The members of the Association of flight Attendants-CWA protest United Airlines at O’hare International Airport, on Dec. 13, 2018 in Chicago. (Photo by Scott Olson/Getty Images)
The weather outside is terrible, and the working conditions of United Airlines employees are apparently less than delicious, as evidenced by the recent protests.
Looming personnel cuts, effective in the beginning of 2019, recently drove more than 24,000 flight attendants at an international “Day of Action,” TravelPulse reports.
Looming personnel cuts, effective in the beginning of 2019, recently drove more than 24,000 flight attendants to protest the airline during an international “Day of Action.”
(Scott Olson/Getty Images)
On Dec. 13 United flight attendants and members of the cabin crew united picket at air hubs around the world – including Washington, Boston, Chicago, Tokyo, Hong Kong, Frankfurt, Germany, in respect of the coming cuts, The Los Angeles Times reports.
The weather outside is terrible, and also the working conditions are apparently less than fantastic for United Airlines employees.
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According to the outlet, the campaign was organized by the Association of flight Attendants-CWA (AFA), which represents more than 50,000 flight attendants at 20 airlines. In February 2019, United will operate international flights with 10 flight attendants — a pitchfork down from the current 11. Members of staff removed from that do not travel with the termination, but will, instead, be assigned to other tours, at a Time.
While representatives of the carrier does not immediately return Fox News’ request for comment, a spokesman did confirm at the time that the United decision is intended to align the airline’s workforce with that of the competitors, namely Delta Air Lines and American Airlines.
Meanwhile, some insiders do not fully agree with this.
“We need them. They are our eyes. It’s about safety,” a 20-year-old United flight attendant who picketed outside the Newark Liberty International Airport told CNBC.
A AFA exec also, expressed similar feelings, with the argument that not only the United was the prioritisation of financial interests above the safety of the passengers, but that the staff cut announcement served as a tipping point of frustration for many United employees on top of other long-term problems.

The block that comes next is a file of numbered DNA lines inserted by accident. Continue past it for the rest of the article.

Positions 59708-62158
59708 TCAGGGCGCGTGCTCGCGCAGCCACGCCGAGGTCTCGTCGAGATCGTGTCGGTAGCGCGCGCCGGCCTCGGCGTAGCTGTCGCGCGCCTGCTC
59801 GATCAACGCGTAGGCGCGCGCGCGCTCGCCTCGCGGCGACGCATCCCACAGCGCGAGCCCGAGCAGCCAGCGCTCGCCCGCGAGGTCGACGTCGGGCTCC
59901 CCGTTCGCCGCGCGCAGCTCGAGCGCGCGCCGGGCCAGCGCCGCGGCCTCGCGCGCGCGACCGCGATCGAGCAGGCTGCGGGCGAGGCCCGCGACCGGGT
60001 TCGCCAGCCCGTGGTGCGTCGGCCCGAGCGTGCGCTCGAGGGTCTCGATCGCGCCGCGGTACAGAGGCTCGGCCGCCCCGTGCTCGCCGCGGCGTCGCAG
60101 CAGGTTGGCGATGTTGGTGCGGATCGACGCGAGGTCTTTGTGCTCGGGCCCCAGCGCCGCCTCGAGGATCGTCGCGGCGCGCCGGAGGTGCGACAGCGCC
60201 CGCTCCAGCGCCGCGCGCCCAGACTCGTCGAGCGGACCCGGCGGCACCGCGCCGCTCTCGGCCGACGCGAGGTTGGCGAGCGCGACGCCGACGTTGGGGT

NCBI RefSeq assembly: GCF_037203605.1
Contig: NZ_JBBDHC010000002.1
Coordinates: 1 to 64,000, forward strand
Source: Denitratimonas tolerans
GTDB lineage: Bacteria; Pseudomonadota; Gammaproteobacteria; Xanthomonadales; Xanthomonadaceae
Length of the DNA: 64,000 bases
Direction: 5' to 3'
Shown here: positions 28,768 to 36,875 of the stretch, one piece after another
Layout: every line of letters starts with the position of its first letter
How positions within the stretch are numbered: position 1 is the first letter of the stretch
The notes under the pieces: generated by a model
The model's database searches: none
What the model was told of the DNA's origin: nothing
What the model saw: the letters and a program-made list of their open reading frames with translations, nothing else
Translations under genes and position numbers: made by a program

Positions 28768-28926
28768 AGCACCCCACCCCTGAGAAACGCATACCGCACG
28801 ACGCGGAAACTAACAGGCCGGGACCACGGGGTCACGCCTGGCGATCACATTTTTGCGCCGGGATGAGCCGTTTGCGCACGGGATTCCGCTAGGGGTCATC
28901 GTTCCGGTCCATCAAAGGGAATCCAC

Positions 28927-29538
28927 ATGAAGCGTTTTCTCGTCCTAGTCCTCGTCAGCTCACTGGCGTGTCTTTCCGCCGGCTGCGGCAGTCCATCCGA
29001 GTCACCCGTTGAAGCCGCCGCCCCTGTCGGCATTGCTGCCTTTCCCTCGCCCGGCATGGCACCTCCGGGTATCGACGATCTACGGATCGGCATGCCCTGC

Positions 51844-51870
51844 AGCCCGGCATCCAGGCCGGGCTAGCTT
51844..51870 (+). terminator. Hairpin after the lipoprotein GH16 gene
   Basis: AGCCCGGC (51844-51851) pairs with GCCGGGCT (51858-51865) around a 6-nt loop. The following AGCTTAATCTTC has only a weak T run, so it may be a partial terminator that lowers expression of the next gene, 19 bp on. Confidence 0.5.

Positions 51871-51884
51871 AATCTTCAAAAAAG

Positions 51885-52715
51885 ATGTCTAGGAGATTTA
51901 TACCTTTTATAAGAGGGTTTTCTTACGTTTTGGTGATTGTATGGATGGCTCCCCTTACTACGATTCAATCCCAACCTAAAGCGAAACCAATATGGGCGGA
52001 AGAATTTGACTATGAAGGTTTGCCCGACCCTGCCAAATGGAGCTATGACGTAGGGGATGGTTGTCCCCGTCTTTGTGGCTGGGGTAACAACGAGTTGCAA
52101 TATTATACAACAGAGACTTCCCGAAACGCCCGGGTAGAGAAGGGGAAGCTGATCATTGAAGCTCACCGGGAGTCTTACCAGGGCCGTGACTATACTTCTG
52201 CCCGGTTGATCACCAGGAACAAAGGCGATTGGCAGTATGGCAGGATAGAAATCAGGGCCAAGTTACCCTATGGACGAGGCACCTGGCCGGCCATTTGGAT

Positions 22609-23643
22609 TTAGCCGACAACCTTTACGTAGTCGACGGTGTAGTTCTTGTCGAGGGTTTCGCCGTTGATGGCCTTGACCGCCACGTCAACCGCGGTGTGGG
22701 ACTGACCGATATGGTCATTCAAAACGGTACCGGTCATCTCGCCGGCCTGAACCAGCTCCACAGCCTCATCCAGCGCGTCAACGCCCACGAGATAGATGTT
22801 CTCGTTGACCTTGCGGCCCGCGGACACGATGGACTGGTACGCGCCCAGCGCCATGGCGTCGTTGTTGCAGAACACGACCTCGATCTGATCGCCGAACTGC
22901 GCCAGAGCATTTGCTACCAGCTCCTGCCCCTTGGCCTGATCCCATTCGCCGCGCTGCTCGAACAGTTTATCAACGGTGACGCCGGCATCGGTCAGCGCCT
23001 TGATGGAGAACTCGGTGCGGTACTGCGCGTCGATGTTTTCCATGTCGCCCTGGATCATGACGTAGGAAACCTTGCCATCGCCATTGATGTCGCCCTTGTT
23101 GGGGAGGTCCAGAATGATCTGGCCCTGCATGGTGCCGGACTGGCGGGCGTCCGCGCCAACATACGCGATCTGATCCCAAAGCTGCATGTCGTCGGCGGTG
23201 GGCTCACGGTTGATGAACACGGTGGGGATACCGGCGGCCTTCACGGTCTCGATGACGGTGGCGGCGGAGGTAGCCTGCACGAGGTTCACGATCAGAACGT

“Instead of leading US airlines and the distinguishing of United Airlines with superior safety and better customer service, the airline is lowering its standards to follow American and Delta,” Ken Diaz, President of the AFA United Master Executive Council, said in a press release before the Day of the Action. “This is not the way to say that we have the love of our passengers.”
“United is making a record profit, it must not cut back on the people who are in the frontline of protecting and serving the passengers. A profitable major airline should not be rushing to the reduce of the customer service,” he continued. “The staff cut announcement was the straw that broke the camel’s back. We call on the management to fix computer malfunctions, the elimination of the inhuman schedules, and increase staffing so we have the necessary tools to focus on the best experience for the travelers.”
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“We are an airline. Not in a hedge fund,” a protest sign read, according to the AFA’s Twitter account.
“Staff cuts impact on safety and service.”
The carrier is also said to be cracking down on uniform rules with regard to holiday accessories for the staff by the next couple of weeks.
The Chicago-based carrier reportedly wants staff to keep professional when they are in the spirit of the holiday, according to a recently released memo on “Holiday Decoration”, as described in the LA Times.
Although “head decorations (i.e., antlers, santa hats, halos, etc.); holiday cardigans or sweaters; holiday apron, holiday stockings, and socks,” are prohibited, “conservative” holiday scarves, earrings, ties and pins are allowed.
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A representative for the United told the Times that such a memo was released this time every year.